By Rabbi Rachel Esserman
It’s become a holiday tradition. Once the countdown to Christmas starts, I send a Christian friend notices from e-mails and websites about how many days there are to the holiday. I’ve also been known to let her know when displays start going up in stores, especially if it’s August or September. Her answer to these notifications (especially the ones that say, “Only 120 days until Christmas!”) is “NOOOOOOO!!!” She did appreciate a photo I sent to her recently of an inflatable turkey sitting on an inflatable Santa Claus. The turkey held a sign that said, “It’s not your turn yet, Fat Boy.”
I sympathize with her, which may seem strange since I started my Hanukkah preparations during the second week in November this year. (The holiday doesn’t start until the evening of December 18, so I was more than a month early.) To place this into perspective, you have to understand what happened in 2020 and what I did differently last year.
My family has never been sentimental about the holidays. I can’t remember if it was during or after high school that my parents stopped giving us presents. My father never mentioned what his family did (they were non-observant), but my mom would note that she used to get a quarter and an orange, so presents were not a big deal to her. My favorite part of the holiday has always been lighting the candles so I didn’t mind the lack of presents; they didn’t really matter.
Move ahead to 2020 and the pandemic. The Federation held a Hanukkah event in the Jewish Community Center parking lot. I was so busy taking pictures for the paper that by the time I went to get a doughnut, there were none left. While driving home, I felt very unhappy and wondered why since I’m not that big a fan of doughnuts. I knew that meant the doughnut was standing in for the real problem. I quickly realized that the lack of Hanukkah gatherings that year made me feel like I was missing an important part of the holiday.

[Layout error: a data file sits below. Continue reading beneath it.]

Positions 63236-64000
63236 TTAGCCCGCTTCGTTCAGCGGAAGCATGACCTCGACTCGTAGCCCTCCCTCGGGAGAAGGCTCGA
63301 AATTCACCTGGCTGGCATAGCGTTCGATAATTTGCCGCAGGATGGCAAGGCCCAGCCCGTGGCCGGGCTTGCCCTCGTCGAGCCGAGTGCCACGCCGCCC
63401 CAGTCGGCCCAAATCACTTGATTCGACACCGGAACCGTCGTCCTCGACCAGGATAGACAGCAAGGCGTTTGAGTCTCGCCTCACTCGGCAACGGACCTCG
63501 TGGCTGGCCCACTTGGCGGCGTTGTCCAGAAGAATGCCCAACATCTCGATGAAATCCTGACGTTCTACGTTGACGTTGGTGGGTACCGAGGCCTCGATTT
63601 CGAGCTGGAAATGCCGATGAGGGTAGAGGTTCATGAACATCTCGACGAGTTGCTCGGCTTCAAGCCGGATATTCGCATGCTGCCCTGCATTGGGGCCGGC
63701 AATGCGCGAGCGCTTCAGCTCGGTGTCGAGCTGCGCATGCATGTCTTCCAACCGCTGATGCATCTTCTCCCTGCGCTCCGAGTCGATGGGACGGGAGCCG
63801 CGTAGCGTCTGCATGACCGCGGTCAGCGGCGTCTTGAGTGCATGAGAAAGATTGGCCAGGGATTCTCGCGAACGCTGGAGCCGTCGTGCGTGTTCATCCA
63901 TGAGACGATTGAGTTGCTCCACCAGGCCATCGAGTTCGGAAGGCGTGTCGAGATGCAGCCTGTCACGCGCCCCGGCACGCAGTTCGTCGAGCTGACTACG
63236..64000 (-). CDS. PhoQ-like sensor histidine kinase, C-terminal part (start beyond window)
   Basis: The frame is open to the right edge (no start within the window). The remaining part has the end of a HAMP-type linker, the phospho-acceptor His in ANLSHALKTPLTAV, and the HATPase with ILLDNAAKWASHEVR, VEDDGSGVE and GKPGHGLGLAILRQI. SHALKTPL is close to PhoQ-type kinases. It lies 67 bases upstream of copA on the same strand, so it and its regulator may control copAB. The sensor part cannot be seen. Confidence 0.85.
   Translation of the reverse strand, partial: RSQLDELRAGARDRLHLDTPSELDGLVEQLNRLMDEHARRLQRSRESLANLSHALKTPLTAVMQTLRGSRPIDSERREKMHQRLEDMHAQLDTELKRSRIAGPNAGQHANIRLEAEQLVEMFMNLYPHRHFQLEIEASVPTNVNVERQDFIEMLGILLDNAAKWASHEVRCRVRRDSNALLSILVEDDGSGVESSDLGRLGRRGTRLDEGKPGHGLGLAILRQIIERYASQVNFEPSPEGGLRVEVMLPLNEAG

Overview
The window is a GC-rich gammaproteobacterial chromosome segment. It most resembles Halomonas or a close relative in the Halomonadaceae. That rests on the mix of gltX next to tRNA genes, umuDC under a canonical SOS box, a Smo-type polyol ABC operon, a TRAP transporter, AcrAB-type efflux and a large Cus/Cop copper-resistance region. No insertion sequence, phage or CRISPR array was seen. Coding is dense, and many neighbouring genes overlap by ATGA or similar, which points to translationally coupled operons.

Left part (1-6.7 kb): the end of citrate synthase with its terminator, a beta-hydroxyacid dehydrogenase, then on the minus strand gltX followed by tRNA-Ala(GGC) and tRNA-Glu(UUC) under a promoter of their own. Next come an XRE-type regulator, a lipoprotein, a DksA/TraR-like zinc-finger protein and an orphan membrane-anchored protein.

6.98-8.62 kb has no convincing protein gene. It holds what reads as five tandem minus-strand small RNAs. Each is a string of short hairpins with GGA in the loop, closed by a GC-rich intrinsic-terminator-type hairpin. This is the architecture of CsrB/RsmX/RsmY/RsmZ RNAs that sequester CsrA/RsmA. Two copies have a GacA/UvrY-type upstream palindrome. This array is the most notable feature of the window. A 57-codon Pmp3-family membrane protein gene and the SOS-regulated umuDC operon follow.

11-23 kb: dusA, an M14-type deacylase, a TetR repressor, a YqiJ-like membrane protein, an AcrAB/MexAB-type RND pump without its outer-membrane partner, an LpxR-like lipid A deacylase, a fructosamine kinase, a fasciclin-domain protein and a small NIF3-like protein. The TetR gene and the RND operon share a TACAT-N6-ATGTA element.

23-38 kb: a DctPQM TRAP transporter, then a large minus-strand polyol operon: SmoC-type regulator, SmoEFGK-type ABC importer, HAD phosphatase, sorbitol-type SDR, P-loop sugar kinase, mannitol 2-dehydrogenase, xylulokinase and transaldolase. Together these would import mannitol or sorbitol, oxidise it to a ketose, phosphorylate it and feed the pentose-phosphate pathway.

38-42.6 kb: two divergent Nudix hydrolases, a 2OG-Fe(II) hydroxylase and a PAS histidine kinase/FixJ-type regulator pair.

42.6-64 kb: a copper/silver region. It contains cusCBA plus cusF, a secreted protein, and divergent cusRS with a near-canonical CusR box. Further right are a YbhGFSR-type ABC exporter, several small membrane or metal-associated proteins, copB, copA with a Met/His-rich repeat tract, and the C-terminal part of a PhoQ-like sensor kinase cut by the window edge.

So, last year, I decided I was going to do what was necessary to make the holiday fun. That meant two things: 1) for the first time in my life I was going to have eight nights of presents even if they all came from me (at least I knew I’d like them all) and 2) on the last night of Hanukkah, I was going to clean off my kitchen table, put down sheets of aluminum foil and light all my menorahs.
Last year was so much fun, I decided I was going to do the same thing again this year. That meant starting to put things aside (for example, the daily calendars I buy every year) so I’ll have enough gifts for eight days. I do exchange gifts with one couple and we’ve already sent those to each other, so I also put those books aside. At the grocery store last week, I bought something fun (AKA a toy) so there will be a silly aspect to at least one of the gifts. And I found another holiday menorah so I now have seven I can light on the eighth night. (Two of my menorahs are the same because I bought one for me and one for my parents when I was in Israel during rabbinical school, but that’s OK.)
I have resisted some temptations, including the six-foot tall inflatable dinosaur holding a giant dreidel. (Yes, I am a sucker for inflatables.) But it was too expensive, as was the adorable menorah I saw on a museum website. (That’s $170 for the inflatable and $240 for the menorah.)
Last year, I did manage to find time to spend with friends during Hanukkah and my synagogue had a modified celebration. Even if COVID gets to the point where we can’t do either of those this year, I plan to make sure I still enjoy the holiday. Over the years, I’ve realized that my attitude is an important part of any celebration. Plus, I’ve learned to have realistic expectations about what will happen. So, I am mentally preparing for the holiday, being fully aware that programs and gatherings might be cancelled, but knowing that I am lucky and blessed enough to be able to create my own fun.